In many areas, professionals pursue other routes to career advancement that do not require an graduate degree. Significant work experience is often enough to qualify an individual for promotion. Analysts who demonstrate their professional experience may be eligible for leadership positions, although other sectors may demand additional qualifications.
Accreditation for Political Science Bachelor's Programs
Prospective political science students should always check a school's accreditation status before applying. Accreditation demonstrates that a college or university follows the best educational practices. To earn accreditation, schools undergo a voluntary, independent review administered by an accrediting agency. This review assesses the school's graduation requirements, faculty qualifications, and student learning outcomes.
Once accredited, institutions must undergo a periodic review to maintain their status. Accreditation benefits students by increasing the value of their degree. Accredited degrees meet more licensing requirements, and credits earned from accredited institutions are more likely to transfer.
Regional and national accreditation agencies review entire colleges and universities, while programmatic accreditation provides field-specific assessments at business schools, counseling programs, and other disciplines. Political science departments do not pursue programmatic accreditation, so prospective students should check for regional accreditation, the highest standard for colleges. Agencies such as the Higher Learning Commission and the Southern Association of Colleges and Schools Commission on Colleges offer regional accreditation in six regions across the country.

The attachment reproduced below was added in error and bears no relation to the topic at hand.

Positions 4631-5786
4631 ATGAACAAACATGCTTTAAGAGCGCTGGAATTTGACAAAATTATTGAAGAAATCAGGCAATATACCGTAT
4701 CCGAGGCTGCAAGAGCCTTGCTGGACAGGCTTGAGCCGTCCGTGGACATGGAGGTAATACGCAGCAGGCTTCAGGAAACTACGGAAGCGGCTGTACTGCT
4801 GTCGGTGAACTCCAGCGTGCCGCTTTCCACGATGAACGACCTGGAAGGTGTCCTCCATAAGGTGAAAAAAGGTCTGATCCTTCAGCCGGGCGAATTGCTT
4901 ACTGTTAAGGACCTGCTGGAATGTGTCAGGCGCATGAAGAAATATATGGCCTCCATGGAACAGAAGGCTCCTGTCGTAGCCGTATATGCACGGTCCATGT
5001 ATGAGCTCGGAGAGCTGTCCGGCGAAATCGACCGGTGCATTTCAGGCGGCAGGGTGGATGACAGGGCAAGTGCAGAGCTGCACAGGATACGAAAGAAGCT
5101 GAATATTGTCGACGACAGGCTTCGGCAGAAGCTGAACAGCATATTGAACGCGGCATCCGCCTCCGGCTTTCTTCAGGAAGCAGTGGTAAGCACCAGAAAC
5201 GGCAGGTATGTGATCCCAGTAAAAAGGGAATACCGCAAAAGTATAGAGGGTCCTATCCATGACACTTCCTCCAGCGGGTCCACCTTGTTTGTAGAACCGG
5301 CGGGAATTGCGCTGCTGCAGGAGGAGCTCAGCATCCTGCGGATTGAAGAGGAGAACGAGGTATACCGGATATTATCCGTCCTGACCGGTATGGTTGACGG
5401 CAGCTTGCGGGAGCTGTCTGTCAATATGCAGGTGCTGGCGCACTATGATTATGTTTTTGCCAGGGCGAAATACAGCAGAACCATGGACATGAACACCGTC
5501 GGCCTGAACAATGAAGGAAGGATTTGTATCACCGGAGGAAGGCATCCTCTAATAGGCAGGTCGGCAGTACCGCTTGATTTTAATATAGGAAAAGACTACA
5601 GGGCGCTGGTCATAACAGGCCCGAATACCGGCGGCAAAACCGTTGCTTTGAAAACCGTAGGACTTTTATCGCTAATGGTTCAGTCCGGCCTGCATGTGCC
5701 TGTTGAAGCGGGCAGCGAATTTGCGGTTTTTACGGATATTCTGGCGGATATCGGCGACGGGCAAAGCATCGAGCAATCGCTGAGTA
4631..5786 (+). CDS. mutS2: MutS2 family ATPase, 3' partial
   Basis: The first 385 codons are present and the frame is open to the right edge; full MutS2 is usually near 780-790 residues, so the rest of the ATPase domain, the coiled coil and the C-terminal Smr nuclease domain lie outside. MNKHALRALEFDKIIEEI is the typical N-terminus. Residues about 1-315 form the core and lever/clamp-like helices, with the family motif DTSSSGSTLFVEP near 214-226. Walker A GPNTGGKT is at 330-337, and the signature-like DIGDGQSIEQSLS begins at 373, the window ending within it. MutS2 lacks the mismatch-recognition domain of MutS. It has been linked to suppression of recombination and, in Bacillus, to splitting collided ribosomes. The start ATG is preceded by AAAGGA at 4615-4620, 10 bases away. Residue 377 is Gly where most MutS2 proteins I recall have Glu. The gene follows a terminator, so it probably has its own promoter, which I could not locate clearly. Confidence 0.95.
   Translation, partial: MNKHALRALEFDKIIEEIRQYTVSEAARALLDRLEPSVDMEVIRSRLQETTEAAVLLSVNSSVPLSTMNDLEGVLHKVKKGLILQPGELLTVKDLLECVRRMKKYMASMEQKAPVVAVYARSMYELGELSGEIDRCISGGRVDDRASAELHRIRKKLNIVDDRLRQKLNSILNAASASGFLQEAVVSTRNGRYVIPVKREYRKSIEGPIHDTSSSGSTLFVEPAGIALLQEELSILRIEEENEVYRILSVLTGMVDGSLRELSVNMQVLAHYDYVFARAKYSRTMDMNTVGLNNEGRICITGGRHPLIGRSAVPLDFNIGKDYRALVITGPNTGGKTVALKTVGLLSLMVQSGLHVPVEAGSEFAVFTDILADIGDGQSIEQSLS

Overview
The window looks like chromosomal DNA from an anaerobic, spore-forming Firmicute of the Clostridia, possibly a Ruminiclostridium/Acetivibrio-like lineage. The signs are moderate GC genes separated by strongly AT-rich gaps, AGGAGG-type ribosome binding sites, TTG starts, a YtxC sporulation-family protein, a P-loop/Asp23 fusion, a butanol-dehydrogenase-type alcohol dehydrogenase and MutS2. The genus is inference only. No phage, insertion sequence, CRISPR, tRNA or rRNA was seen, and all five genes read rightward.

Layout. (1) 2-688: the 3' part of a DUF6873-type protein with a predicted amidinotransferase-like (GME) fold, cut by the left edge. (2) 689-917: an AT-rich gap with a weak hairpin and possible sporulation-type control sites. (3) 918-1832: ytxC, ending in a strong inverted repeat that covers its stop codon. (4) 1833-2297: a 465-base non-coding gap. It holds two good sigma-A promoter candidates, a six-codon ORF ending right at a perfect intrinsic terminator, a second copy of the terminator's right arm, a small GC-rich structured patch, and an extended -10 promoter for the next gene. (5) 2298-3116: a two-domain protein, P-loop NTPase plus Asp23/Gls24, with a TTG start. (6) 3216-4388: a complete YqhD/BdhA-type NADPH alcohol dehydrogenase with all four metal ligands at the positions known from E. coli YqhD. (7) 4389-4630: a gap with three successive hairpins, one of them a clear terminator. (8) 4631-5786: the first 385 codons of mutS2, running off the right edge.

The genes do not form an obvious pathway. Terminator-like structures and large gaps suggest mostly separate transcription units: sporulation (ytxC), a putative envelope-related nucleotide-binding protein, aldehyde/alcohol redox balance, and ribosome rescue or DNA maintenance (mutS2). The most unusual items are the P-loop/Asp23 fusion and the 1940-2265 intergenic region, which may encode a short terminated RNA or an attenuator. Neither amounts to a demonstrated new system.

Political Science Professional Organizations
Professional organizations help students connect with resources in their field, including career advice, professional development tools, and career assistance. Student members may also qualify for scholarships or awards, keep up-to-date with research through organizational publications, and transition to the workforce through their association's career center. Many political scientists rely on these organizations to access research data, build a professional network, and stay current on new developments in their field.
American Political Science Association
APSA represents political science students and professionals, providing resources such as scholarly publications, professional development tools, and networking opportunities at an annual conference. The association's career center lists job openings and career information aimed at political science students.
Academy of Political Science
APS organizes conferences and events that allow political science students and professionals to discuss their area of expertise. The Academy also publishes the Political Science Quarterly, which includes current developments in political science research, book reviews, and scholarly books.
International Association for Political Science Students
IAPSS provides support for political science majors, including professional development resources, calls for undergraduate papers, and academic resources. The association also hosts study trips and political science-related educational opportunities.